Researchers from the Technical University of Munich (TUM) have developed an algorithm for satellites that enables them to accurately determine the properties of oceans beneath the ice caps, which cannot be conventionally observed as the ice blocks them from the view of satellites.

The team published their findings in ‘ALES+: Adapting a homogenous ocean retracker for satellite altimetry to sea ice leads, coastal and inland waters’ in the journal Remote Sensing of Environment, which explains how oceans beneath the ice caps are obscured from view, and that observing and analysing the few cracks in the ice is insufficient.

“These patches of water are however very small and the signals are highly distorted by the surrounding ice,” said lead author Dr. Marcello Passaro of the TUM German Geodetic Research Institute.

“Here standard evaluation methods like those used for measurements made on the open seas are incapable of returning reliable results.”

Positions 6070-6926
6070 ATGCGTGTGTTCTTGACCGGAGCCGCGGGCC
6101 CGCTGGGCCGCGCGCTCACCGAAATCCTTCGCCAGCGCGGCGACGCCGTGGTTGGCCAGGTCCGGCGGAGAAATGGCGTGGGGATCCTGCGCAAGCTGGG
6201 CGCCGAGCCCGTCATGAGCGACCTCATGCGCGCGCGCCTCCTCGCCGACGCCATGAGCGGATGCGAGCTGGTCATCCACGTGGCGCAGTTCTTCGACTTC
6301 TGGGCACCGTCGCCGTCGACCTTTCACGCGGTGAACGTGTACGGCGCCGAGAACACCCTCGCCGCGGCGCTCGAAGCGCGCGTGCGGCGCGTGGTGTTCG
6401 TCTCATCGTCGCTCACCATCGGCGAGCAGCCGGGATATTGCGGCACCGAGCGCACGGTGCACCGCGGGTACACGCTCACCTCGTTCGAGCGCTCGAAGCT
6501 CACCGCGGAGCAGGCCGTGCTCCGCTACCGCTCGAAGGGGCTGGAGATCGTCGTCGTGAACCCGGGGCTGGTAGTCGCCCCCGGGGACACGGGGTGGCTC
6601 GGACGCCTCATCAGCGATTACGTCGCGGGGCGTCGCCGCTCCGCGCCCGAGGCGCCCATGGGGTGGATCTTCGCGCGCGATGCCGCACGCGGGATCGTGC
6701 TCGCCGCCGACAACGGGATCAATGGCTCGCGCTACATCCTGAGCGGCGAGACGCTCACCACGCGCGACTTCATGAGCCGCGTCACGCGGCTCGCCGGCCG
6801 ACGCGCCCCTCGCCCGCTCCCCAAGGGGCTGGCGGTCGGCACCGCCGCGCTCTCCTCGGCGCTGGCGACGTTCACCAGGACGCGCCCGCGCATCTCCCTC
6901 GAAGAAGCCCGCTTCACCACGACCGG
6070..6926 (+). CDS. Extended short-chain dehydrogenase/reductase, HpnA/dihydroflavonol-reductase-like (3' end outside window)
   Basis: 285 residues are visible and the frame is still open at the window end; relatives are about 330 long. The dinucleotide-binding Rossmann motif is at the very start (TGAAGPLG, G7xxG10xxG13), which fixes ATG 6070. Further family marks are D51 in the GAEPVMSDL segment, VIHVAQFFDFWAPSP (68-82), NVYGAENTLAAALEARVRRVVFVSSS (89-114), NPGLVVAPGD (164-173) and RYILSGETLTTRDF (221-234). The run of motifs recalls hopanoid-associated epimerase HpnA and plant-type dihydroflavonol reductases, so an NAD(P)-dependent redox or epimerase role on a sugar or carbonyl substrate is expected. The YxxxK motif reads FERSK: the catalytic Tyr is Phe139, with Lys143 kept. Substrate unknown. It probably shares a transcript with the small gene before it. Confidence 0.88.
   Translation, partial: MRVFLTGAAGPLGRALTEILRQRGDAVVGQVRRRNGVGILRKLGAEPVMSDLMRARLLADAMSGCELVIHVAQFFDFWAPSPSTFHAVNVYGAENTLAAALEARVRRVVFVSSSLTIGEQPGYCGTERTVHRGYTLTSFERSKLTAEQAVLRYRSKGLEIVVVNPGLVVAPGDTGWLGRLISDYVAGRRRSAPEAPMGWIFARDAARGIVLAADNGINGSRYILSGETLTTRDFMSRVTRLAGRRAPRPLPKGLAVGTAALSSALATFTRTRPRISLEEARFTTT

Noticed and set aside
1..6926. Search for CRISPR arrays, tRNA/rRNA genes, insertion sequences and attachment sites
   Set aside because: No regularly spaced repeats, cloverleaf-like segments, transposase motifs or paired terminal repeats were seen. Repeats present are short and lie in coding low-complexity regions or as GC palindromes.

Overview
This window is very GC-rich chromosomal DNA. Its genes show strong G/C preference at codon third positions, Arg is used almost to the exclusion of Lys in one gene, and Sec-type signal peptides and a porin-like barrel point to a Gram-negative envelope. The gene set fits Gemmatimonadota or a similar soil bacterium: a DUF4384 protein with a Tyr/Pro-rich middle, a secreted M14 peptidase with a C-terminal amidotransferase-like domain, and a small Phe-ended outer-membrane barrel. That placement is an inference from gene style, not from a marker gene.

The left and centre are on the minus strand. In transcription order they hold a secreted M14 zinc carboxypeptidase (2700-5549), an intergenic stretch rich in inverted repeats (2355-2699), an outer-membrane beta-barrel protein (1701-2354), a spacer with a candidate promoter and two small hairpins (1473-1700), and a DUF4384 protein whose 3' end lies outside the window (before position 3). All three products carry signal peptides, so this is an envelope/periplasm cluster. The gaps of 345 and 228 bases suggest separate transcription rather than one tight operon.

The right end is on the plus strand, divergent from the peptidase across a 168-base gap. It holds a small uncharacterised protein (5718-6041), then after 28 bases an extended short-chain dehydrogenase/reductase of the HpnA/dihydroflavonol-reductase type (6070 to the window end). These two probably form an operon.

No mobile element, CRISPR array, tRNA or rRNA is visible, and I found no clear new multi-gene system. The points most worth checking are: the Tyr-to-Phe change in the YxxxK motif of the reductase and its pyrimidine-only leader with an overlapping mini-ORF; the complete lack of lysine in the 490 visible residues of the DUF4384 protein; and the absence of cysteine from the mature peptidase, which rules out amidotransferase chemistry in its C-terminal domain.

The ALES+ (Adaptive Leading Edge Subwaveform) algorithm automatically identifies the portion of the radar signal that is reflected by water, and derives sea level values using only this information, making it possible to precisely measure the altitude of ocean water which reaches the surface through cracks in the ice. The algorithm focuses much like a virtual ‘contact lens’ that can sharpen the focus of the radar’s vision.

Researchers are now able to compare several years of measurements to draw conclusions about long-term changes in sea level and ocean currents.

“The special thing about our method is that it is adaptive,” said Passaro.

“We can use one and the same algorithm to measure sea level in both open and ice-covered ocean areas. ALES+ can also be used for coastal waters, lakes and rivers. Here the signals are highly varied, but always exhibit certain characteristic properties which the system then learns.”

The algorithm was tested in the Greenland Sea and was proved to be effective. The research is part of the European Space Agency’s Sea Level Climate Change Initiative.